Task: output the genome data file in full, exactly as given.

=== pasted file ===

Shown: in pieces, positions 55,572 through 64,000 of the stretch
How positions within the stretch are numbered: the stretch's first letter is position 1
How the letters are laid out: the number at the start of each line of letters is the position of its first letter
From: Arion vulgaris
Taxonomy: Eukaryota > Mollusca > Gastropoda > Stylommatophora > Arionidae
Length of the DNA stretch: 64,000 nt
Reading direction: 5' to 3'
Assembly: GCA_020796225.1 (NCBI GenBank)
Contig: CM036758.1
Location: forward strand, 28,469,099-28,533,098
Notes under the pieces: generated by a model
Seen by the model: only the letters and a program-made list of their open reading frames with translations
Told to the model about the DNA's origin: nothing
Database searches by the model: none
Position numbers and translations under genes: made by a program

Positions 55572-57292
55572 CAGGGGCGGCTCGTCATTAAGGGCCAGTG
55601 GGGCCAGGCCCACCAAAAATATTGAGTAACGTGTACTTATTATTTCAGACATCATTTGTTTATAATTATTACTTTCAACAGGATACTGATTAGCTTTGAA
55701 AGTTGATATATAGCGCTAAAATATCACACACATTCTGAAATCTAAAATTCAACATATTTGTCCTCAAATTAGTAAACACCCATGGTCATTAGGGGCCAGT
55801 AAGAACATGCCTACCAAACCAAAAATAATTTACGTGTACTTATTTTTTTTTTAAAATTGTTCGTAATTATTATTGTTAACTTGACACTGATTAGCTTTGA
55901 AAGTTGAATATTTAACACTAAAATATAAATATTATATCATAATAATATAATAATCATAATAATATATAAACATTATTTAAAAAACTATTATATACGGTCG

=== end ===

Shown: in pieces, positions 55,572 through 64,000 of the stretch
How positions within the stretch are numbered: the stretch's first letter is position 1
How the letters are laid out: the number at the start of each line of letters is the position of its first letter
From: Arion vulgaris
Taxonomy: Eukaryota > Mollusca > Gastropoda > Stylommatophora > Arionidae
Length of the DNA stretch: 64,000 nt
Reading direction: 5' to 3'
Assembly: GCA_020796225.1 (NCBI GenBank)
Contig: CM036758.1
Location: forward strand, 28,469,099-28,533,098
Notes under the pieces: generated by a model
Seen by the model: only the letters and a program-made list of their open reading frames with translations
Told to the model about the DNA's origin: nothing
Database searches by the model: none
Position numbers and translations under genes: made by a program

Positions 55572-57292
55572 CAGGGGCGGCTCGTCATTAAGGGCCAGTG
55601 GGGCCAGGCCCACCAAAAATATTGAGTAACGTGTACTTATTATTTCAGACATCATTTGTTTATAATTATTACTTTCAACAGGATACTGATTAGCTTTGAA
55701 AGTTGATATATAGCGCTAAAATATCACACACATTCTGAAATCTAAAATTCAACATATTTGTCCTCAAATTAGTAAACACCCATGGTCATTAGGGGCCAGT
55801 AAGAACATGCCTACCAAACCAAAAATAATTTACGTGTACTTATTTTTTTTTTAAAATTGTTCGTAATTATTATTGTTAACTTGACACTGATTAGCTTTGA
55901 AAGTTGAATATTTAACACTAAAATATAAATATTATATCATAATAATATAATAATCATAATAATATATAAACATTATTTAAAAAACTATTATATACGGTCG